I understood instantly the spirit in which you posted the picture and its significance in how our politics are being recasted in the electronic media mold, I just wonder to what extent we can bridge the gap between what goes one at lunches like these and the reality that is right outside in Harlem. Having someone there is a beginning. But selfishly, I say it ain't me. And I ain't bittin' this argument.

    Years ago I read the Voice article entitled "The Unbearable Whiteness of Publishing" when I ws just starting out and before that Volunteer Slavery by Jil Neslon. I went in and did my 1st tour of duty in that war, and though I am still committed to the fight, in a sense I am all cried out on this debate.

    I wouldn't feel comfortable fighting at that table, let them come downtown for a couple of lunches and see what it looks like. Where do the homeless go when they gentrify the neighborhood or bring in Disney? Let them know. I knew Ali Forney before he was murdered. I know what young people looked like after dinner, walking out of the day shelter preparing for a world where they are constantly displaced by municiple greed, a greed sanctioned and ordained by the very officials that we elect. And I also know that all these issues of black/white and wealth/poverty still govern how homeless and disenfranchised young people receive help in NYC. And for certain people, they are literally outside looking in on the party.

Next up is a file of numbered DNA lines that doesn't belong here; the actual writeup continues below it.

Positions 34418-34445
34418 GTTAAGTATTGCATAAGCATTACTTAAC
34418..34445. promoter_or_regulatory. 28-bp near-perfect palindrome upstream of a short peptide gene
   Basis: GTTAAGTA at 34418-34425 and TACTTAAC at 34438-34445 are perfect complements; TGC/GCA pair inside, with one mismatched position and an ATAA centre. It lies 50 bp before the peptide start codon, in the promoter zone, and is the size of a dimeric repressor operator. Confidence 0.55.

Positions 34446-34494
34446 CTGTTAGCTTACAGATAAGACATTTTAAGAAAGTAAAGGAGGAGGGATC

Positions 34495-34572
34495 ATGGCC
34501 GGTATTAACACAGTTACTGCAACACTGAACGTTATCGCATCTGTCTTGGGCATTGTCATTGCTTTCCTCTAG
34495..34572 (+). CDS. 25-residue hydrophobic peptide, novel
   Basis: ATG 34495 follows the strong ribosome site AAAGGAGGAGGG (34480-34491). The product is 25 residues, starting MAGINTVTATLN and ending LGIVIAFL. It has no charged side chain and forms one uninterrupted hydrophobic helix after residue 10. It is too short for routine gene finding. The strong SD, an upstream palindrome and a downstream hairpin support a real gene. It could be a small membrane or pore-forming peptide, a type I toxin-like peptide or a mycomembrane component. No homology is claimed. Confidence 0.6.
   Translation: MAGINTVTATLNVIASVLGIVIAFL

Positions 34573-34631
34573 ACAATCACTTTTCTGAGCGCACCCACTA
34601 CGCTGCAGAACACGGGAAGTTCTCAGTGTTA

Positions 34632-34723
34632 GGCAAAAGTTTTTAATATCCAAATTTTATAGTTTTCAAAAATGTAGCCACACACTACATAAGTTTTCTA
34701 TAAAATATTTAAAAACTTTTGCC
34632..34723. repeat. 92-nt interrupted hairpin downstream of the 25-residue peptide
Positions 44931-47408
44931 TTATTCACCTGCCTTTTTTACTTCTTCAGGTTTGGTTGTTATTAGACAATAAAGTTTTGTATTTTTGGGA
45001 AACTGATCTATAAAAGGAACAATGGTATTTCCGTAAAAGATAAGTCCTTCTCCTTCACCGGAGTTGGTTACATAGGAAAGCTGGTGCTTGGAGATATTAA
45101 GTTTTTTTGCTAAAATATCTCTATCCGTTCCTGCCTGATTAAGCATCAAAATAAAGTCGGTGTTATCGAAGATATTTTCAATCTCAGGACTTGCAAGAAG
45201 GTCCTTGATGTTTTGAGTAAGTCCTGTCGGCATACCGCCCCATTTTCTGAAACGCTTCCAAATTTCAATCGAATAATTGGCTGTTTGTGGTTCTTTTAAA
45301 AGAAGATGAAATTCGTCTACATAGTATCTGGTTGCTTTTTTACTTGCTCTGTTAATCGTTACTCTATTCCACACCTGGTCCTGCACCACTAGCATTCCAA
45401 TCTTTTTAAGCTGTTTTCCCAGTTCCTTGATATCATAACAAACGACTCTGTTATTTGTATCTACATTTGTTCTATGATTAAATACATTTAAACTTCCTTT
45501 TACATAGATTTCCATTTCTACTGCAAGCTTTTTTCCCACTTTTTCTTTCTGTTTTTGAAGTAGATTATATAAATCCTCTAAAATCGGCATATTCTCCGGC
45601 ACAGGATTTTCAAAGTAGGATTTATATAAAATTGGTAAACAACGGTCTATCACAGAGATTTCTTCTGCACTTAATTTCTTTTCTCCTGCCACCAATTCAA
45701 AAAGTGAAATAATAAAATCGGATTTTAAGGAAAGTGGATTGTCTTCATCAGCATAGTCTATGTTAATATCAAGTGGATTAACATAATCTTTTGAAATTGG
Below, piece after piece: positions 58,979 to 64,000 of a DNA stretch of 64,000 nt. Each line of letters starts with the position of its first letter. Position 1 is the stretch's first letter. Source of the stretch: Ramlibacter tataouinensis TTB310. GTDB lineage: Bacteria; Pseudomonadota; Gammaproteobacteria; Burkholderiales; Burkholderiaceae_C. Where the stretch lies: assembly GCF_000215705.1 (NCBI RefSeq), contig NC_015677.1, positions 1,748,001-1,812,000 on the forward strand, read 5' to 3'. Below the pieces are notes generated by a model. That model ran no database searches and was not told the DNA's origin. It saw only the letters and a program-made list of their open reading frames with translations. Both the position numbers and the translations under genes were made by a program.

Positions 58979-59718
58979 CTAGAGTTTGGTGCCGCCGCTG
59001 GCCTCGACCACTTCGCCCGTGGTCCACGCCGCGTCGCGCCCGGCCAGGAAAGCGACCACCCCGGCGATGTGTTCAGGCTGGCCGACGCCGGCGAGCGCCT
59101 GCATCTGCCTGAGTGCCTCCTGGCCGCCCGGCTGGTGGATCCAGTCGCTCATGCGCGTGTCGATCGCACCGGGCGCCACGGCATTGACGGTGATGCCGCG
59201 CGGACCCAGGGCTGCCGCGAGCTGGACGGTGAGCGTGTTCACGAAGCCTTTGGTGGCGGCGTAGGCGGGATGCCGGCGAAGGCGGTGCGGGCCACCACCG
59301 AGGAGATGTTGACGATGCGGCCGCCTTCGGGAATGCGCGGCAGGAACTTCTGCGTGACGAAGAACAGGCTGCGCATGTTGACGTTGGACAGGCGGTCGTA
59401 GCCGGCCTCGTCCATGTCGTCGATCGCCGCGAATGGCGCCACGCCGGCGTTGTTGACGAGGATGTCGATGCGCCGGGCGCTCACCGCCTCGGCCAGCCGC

4. My friend and I attended the Banksy show/spectacle on Sunday afternoon. Downtown L.A. was a fitting location as the shameful dichotomy between the haves and the have-nots was on full display--by this I mean that downtown L.A. is a far cry from Beverly Hills and a lesson in socio-economics.

    Most of the pieces on display can be viewed at his website: While the work carried the same, passionate social critique, I felt lost in the spectacle of the gathering. There was a line around the block, and it was about 90 degrees in the sun. A local man was selling bottled water out of his apartment window. The crowd was random and diverse: local teens, hipsters, celebrities (Sacha Baron Cohen), art afficionados, the random rich/famous in designer wear--maybe it's just L.A., but it made me wonder.